firms and creative people in their specialties. Attributable to determining the districts also include the physical proximity to main city areas, transportation access, revenue retention, project approval limits by the city’s authority, as well as regional development and build-up. (SSB, 2007) While the Lujiazui finance and trade zone is intended for major financial institutions and regional headquarters for foreign firms, the rest of Pudong is the central manufacturing zone for major industries. The remaining suburban districts still contain the heart and soul of Shanghai’s Chinese culture. These areas are less developed, don’t consist of large sources of energy, and preserve the cultural amenities of many years of history. In Yu Yuan and the Longtang houses (DG, 2007), a diverse level of professionals still value the culture that exists and these cultural and historic areas are landmarks for attracting tourists and creative people to experience the oriental culture within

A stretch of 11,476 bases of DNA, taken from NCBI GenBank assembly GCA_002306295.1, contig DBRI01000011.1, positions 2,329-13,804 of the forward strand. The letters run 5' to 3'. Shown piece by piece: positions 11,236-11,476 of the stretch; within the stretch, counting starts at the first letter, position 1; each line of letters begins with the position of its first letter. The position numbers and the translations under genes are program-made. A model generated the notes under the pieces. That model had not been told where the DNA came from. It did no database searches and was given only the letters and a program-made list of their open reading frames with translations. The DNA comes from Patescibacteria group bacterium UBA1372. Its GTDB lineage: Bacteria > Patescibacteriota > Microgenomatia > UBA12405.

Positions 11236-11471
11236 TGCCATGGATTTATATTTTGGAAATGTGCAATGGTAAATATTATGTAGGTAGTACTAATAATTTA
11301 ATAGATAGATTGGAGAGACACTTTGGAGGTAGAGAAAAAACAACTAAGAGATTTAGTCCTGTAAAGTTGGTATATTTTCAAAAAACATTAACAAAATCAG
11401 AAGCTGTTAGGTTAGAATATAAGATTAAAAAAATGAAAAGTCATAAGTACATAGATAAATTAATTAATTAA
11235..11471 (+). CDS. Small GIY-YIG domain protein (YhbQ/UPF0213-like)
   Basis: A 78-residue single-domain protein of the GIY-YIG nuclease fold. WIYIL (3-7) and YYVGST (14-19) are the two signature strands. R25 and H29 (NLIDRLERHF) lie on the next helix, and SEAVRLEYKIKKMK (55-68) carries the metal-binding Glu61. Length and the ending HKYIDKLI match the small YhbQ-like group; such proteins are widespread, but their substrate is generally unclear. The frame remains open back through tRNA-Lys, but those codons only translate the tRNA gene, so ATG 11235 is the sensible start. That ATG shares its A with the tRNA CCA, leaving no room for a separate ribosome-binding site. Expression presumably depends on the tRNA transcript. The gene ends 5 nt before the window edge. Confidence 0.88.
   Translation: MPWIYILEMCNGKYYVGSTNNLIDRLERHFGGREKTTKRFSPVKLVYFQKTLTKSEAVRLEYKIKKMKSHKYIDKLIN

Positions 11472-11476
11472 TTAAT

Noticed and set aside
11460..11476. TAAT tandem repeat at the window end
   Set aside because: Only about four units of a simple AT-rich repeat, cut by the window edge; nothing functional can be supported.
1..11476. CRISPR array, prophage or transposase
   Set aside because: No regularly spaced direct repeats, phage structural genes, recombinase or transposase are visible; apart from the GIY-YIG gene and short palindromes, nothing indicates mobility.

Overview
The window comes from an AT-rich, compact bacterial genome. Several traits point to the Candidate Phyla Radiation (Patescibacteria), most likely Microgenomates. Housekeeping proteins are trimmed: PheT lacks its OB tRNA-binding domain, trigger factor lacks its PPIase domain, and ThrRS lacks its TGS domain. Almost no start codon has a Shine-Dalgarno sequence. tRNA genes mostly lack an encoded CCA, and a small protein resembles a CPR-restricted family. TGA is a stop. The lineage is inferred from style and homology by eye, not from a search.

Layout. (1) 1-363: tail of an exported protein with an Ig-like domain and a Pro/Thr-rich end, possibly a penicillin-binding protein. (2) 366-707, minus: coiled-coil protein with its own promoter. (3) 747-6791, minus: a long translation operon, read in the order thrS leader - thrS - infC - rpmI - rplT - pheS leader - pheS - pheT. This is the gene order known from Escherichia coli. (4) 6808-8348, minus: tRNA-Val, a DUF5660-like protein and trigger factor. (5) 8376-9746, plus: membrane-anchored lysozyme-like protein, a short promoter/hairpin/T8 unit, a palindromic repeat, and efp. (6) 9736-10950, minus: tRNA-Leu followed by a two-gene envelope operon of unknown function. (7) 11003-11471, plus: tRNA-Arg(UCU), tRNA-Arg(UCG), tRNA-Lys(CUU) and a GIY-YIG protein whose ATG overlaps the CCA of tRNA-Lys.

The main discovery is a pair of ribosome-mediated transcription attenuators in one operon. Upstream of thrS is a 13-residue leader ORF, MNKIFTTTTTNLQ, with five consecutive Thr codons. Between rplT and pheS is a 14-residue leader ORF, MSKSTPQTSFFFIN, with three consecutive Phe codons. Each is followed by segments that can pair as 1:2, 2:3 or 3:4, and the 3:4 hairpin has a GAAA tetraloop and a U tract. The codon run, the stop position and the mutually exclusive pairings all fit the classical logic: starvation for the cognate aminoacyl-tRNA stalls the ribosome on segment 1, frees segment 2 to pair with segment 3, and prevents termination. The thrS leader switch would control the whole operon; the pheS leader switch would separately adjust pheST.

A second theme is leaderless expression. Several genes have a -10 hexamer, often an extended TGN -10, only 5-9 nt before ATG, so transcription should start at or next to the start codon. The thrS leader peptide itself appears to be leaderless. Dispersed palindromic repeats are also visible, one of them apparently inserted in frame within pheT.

the vast city. Concentration of over 60 higher learning, research, and educational institutions are located in Puxi. Recently, IBM is working with the Shanghai Information Tech College (SITC) to strengthen the city’s ability to attract hightech businesses to the region, creating more jobs for the local workforce and facilitating the development of a world-class high-tech industry in shanghai. The city has not only developed a foreign development investment capital but an accommodation of educational resource to attract knowledge and creative workers. (DG, 2007) Shanghai is a city designed to create clusters of development zones, companies and innovative people. The active economic districts are under the central government’s control Deliberate policies such as project approval limits are higher in the Pudong district. (DRIC, 2007) These special development districts are situated along the three major inter-provincial highway and railroads and land leasing, as well as local